The CIT possesses limited subject matter jurisdiction.   It may hear only cases involving particular international trade and customs law questions.  For example, the CIT hears disputes involving determinations made by the U. S. International Trade Commission and the Department of Commerce’s International Trade Administration regarding anti-dumping and countervailing duties (imposed when a foreign producer sells a product in the United States at a price that is below that producer’s sales price in its home market),  protests filed with U.S. Customs and Border Protection regarding classification of goods and imposition of duties, decisions regarding Trade Adjustment Assistance by the U. S. Department of Labor or U.S. Department of Agriculture for workers and sectors injured by increased imports, and customs broker licensing.  An exception to the CIT’s jurisdiction arises under the 1994 North American Free Trade Agreement, whereby in cases involving antidumping and countervailing duties imposed on Canadian or Mexican merchandise, an interested party can request that the case be heard before a special ad hoc binational panel.

In addition to specified types of international trade cases, the CIT has residual, exclusive authority to decide any civil action against the United States and its agencies or officers that arises from any law pertaining to international trade.  Because the CIT possesses all powers in law and equity of, or as conferred by statutes on, a U.S. District Court, the CIT may grant any relief appropriate to the particular case before it, including, but not limited to, declaratory and monetary judgments, writes of mandamus, and preliminary or permanent injunctions.  The CIT also has exclusive subject matter jurisdiction of certain civil actions brought by the U.S. Government under the laws governing import transactions, as well as counterclaims, cross-claims and third party actions relating to cases pending in the Court.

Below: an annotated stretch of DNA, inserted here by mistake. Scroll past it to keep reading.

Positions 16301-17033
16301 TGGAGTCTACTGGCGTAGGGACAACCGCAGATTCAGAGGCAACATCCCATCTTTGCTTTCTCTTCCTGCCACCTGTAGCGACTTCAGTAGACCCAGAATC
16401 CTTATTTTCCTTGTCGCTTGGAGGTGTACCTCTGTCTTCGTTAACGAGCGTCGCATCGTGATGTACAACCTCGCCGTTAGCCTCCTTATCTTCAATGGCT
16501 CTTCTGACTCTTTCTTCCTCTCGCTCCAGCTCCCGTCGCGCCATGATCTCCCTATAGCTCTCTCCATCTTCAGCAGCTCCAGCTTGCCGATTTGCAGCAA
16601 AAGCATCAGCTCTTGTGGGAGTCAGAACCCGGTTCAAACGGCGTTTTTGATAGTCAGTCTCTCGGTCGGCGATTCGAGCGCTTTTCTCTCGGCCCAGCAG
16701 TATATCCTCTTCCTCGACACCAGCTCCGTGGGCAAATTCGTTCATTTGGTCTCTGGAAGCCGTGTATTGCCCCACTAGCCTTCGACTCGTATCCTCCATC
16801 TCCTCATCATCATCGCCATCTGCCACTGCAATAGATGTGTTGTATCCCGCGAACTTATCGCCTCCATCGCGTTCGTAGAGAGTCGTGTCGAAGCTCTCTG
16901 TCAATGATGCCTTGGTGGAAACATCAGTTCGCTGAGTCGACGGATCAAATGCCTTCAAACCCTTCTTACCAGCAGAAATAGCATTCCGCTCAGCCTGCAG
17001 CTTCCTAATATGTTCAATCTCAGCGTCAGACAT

A few examples:

Is a Dixon Ticonderoga pencil manufactured by an American company – such that Dixon Ticonderoga can challenge a Chinese manufacturer on the basis that it is dumping pencils on the American market – that is, at less than fair value to the detriment of American business?   The Chinese company said “no,” alleging that Dixon Ticonderoga is a Chinese manufacturer with no standing to sue under American laws.  See https://www.cit.uscourts.gov//SlipOpinions/Slip_op17/17-11.pdf

A surety company that issued bonds to multiple importers to duties imposed under the United States’ custom laws, on entries of the importers’ goods into the national commerce, challenges the U.S. Customs agency’s demands for payments on the bonds.  The surety alleges that defects in the bond forms void the bonds.  The U.S. Government, on behalf of Customs, opposes these contentions, and argues that the bonds are valid, and that sovereign immunity bars the surety’s defensive theory that its obligations are discharged because its surety rights have been impaired.  See https://www.cit.uscourts.gov//SlipOpinions/Slip_op17/17-103.pdf

Does the automatic stay in bankruptcy under the bankruptcy code stay a civil penalty action brought by the United States against the bankrupt party for alleged fraudulent representations made in the course of importing goods into the commerce of the country?

See https://www.cit.uscourts.gov//SlipOpinions/Slip_op17/17-104.pdf

How should food casings composed of both textile and plastic be classified under the Harmonized Tariff Schedule of the United States for determining what tariff rate should apply to their importation?  Millions of dollars hang in the balance.